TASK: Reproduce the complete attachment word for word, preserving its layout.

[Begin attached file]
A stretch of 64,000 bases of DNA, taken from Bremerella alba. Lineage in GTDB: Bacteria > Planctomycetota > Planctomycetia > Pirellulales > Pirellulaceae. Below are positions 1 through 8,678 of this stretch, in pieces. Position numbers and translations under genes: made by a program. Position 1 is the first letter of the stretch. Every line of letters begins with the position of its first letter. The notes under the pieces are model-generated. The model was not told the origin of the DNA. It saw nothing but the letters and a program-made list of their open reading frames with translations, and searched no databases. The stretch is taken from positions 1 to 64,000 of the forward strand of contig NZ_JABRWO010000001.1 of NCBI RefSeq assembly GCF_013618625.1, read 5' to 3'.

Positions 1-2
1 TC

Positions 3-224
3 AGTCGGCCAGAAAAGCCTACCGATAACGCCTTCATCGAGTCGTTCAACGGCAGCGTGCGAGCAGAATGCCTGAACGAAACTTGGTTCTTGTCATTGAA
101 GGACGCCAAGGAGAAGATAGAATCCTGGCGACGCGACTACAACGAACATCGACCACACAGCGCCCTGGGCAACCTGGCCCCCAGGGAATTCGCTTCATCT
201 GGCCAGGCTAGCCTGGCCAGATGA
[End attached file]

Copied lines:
A stretch of 64,000 bases of DNA, taken from Bremerella alba. Lineage in GTDB: Bacteria > Planctomycetota > Planctomycetia > Pirellulales > Pirellulaceae. Below are positions 1 through 8,678 of this stretch, in pieces. Position numbers and translations under genes: made by a program. Position 1 is the first letter of the stretch. Every line of letters begins with the position of its first letter. The notes under the pieces are model-generated. The model was not told the origin of the DNA. It saw nothing but the letters and a program-made list of their open reading frames with translations, and searched no databases. The stretch is taken from positions 1 to 64,000 of the forward strand of contig NZ_JABRWO010000001.1 of NCBI RefSeq assembly GCF_013618625.1, read 5' to 3'.

Positions 1-2
1 TC

Positions 3-224
3 AGTCGGCCAGAAAAGCCTACCGATAACGCCTTCATCGAGTCGTTCAACGGCAGCGTGCGAGCAGAATGCCTGAACGAAACTTGGTTCTTGTCATTGAA
101 GGACGCCAAGGAGAAGATAGAATCCTGGCGACGCGACTACAACGAACATCGACCACACAGCGCCCTGGGCAACCTGGCCCCCAGGGAATTCGCTTCATCT
201 GGCCAGGCTAGCCTGGCCAGATGA